(Photo via Flickr user @its_our_city, used under a Creative Commons license)
At the beginning of the 2020-2021 school year, the City of Philadelphia launched tech access initiative PHLConnectED to get K-12 students signed up for free internet access at home, where remote learning had been taking place since schools closed due to COVID-19 in March. The two-year plan formed alongside corporate and philanthropic partners came with a $17 million budget and a goal to connect up to 35,000 low-income families.
As of last week, the initiative had reached 11,000 families.
Labonno Islam, digital engagement and communications specialist for the Office of Innovation and Technology, told Technical.ly that these figures and progress so far underscore the work city officials are doing to help bridge the digital divide in marginalized communities.
“We’re really trying to drive the message home that any student who needs internet can now get it,” she said. “The important thing is we have the funding and program in place to meet the needs of our students and get more of them connected. We are working hard to identify families who need access through targeted outreach — which includes on-the-ground outreach work in specific neighborhoods and ensuring that local community groups, businesses, and churches have flyers and information about PHLConnectED so that they can help reach families as well.”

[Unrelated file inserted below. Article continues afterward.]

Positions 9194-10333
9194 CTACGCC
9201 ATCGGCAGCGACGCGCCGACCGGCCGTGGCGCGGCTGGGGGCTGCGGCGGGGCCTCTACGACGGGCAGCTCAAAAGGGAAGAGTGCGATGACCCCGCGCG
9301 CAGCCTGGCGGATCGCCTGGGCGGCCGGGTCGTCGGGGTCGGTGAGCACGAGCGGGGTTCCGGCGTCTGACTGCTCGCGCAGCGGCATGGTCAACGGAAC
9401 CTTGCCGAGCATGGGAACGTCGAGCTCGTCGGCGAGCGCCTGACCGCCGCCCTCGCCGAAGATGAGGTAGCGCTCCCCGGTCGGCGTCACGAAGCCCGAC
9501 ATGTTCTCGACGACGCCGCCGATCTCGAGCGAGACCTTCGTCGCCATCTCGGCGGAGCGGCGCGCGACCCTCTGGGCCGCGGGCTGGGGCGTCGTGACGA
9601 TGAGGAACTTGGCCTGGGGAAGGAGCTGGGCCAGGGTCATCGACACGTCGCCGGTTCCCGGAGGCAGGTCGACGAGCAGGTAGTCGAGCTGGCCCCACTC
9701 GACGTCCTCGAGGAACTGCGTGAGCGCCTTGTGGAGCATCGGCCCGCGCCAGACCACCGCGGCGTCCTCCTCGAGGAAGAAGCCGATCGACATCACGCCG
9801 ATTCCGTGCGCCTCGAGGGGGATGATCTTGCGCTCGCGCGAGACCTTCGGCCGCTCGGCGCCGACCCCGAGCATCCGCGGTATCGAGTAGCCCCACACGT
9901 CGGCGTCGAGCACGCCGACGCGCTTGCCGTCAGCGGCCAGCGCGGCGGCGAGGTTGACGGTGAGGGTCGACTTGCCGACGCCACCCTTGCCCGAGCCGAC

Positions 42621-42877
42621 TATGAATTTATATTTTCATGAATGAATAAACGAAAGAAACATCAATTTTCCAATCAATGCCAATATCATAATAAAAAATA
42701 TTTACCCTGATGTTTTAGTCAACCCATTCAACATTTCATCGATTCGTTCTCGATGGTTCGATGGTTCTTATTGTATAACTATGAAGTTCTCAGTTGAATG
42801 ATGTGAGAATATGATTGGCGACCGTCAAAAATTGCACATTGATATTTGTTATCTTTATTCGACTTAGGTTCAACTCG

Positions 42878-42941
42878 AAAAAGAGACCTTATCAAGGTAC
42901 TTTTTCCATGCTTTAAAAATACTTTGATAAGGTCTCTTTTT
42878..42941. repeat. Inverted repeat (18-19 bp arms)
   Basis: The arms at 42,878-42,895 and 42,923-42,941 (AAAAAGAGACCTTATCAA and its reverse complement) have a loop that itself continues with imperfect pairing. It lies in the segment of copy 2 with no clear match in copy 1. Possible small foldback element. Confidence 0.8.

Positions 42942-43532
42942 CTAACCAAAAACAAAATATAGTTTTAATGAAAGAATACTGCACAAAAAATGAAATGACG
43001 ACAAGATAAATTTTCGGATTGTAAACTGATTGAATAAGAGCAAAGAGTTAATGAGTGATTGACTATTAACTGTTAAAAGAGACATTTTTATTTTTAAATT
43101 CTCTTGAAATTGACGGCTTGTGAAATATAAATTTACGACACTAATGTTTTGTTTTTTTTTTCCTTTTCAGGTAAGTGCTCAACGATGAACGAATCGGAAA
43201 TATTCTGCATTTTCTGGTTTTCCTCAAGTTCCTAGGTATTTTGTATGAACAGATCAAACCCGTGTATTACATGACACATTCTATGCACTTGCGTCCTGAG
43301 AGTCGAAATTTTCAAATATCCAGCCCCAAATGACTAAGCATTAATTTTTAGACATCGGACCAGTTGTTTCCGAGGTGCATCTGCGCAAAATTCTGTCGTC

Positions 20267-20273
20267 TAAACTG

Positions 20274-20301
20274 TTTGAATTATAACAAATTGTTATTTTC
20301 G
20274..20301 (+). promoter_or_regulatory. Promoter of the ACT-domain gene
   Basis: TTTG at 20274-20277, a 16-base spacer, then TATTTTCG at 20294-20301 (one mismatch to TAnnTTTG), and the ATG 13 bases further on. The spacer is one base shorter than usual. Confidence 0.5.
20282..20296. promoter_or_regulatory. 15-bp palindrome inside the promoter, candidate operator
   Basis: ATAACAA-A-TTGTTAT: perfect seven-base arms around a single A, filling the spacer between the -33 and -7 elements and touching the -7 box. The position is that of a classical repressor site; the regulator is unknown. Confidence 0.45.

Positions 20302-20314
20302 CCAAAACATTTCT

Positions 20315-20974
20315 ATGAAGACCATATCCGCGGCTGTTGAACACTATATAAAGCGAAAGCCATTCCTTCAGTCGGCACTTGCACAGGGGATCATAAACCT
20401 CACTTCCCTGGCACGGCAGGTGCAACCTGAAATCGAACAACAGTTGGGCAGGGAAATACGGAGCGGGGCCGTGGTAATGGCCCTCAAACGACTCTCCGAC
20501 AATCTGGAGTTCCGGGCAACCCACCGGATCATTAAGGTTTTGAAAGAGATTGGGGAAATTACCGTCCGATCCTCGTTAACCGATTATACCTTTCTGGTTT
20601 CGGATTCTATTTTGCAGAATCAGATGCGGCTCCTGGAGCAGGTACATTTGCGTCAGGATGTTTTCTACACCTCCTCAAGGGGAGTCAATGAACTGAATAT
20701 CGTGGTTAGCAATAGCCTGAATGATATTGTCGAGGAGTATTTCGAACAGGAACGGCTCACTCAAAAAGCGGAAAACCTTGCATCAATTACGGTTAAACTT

The 11,000 households are comprised of more than 2,500 students who received MiFi devices (which create wireless broadband hotspots) from the School District of Philadelphia over the spring and summer; upwards of 7,300 families that applied for a free 60 days of Comcast’s Internet Essentials service; and 1,000 families connected by PHLConnectED to either Internet Essentials or MiFi devices.
City officials estimated in early October that 18,000 households still lacked internet access, but Islam said that number “was never precise.” The number was pulled from preliminary data from Comcast and Verizon, Philadelphia’s two main internet service providers. The numbers indicate that while individuals did not subscribe to either of the services, they may have been connected with other local internet providers, or not want internet services, she said. The school district has also sent hundreds of thousands of texts and emails to families in multiple languages to raise awareness about the program.
Looking to get connected or know someone who is? Call social services hotline 211 and press 1 with questions about eligibility.
Michael Butler is a 2020-2021 corps member for Report for America, an initiative of The Groundtruth Project that pairs young journalists with local newsrooms. This position is supported by the Lenfest Institute for Journalism.-30-
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